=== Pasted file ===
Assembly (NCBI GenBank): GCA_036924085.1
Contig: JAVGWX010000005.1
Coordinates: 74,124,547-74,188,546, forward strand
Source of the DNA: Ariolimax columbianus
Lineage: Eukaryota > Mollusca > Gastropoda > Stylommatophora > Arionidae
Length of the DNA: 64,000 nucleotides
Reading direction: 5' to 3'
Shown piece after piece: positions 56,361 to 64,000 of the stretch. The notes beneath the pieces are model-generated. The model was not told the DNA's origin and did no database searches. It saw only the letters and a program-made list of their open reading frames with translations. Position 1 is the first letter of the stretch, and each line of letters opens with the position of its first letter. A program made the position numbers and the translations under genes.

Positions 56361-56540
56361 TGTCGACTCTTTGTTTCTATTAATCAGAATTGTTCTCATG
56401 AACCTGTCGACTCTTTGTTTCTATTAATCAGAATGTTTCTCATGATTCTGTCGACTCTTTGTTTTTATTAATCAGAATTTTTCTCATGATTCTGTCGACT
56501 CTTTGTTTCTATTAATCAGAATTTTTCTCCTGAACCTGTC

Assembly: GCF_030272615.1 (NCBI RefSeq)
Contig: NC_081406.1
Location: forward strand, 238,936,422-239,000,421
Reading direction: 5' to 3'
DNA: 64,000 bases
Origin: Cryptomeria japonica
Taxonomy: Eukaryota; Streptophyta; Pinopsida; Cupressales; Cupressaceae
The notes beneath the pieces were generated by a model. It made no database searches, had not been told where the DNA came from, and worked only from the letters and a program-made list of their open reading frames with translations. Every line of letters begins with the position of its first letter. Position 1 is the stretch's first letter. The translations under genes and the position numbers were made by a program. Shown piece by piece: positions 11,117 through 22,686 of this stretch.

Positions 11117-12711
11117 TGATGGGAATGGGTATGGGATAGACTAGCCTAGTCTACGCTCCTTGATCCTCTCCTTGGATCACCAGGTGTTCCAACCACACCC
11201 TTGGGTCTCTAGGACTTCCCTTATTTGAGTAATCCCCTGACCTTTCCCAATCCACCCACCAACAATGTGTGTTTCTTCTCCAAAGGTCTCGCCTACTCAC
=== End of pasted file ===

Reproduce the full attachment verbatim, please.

Assembly (NCBI GenBank): GCA_036924085.1
Contig: JAVGWX010000005.1
Coordinates: 74,124,547-74,188,546, forward strand
Source of the DNA: Ariolimax columbianus
Lineage: Eukaryota > Mollusca > Gastropoda > Stylommatophora > Arionidae
Length of the DNA: 64,000 nucleotides
Reading direction: 5' to 3'
Shown piece after piece: positions 56,361 to 64,000 of the stretch. The notes beneath the pieces are model-generated. The model was not told the DNA's origin and did no database searches. It saw only the letters and a program-made list of their open reading frames with translations. Position 1 is the first letter of the stretch, and each line of letters opens with the position of its first letter. A program made the position numbers and the translations under genes.

Positions 56361-56540
56361 TGTCGACTCTTTGTTTCTATTAATCAGAATTGTTCTCATG
56401 AACCTGTCGACTCTTTGTTTCTATTAATCAGAATGTTTCTCATGATTCTGTCGACTCTTTGTTTTTATTAATCAGAATTTTTCTCATGATTCTGTCGACT
56501 CTTTGTTTCTATTAATCAGAATTTTTCTCCTGAACCTGTC

Assembly: GCF_030272615.1 (NCBI RefSeq)
Contig: NC_081406.1
Location: forward strand, 238,936,422-239,000,421
Reading direction: 5' to 3'
DNA: 64,000 bases
Origin: Cryptomeria japonica
Taxonomy: Eukaryota; Streptophyta; Pinopsida; Cupressales; Cupressaceae
The notes beneath the pieces were generated by a model. It made no database searches, had not been told where the DNA came from, and worked only from the letters and a program-made list of their open reading frames with translations. Every line of letters begins with the position of its first letter. Position 1 is the stretch's first letter. The translations under genes and the position numbers were made by a program. Shown piece by piece: positions 11,117 through 22,686 of this stretch.

Positions 11117-12711
11117 TGATGGGAATGGGTATGGGATAGACTAGCCTAGTCTACGCTCCTTGATCCTCTCCTTGGATCACCAGGTGTTCCAACCACACCC
11201 TTGGGTCTCTAGGACTTCCCTTATTTGAGTAATCCCCTGACCTTTCCCAATCCACCCACCAACAATGTGTGTTTCTTCTCCAAAGGTCTCGCCTACTCAC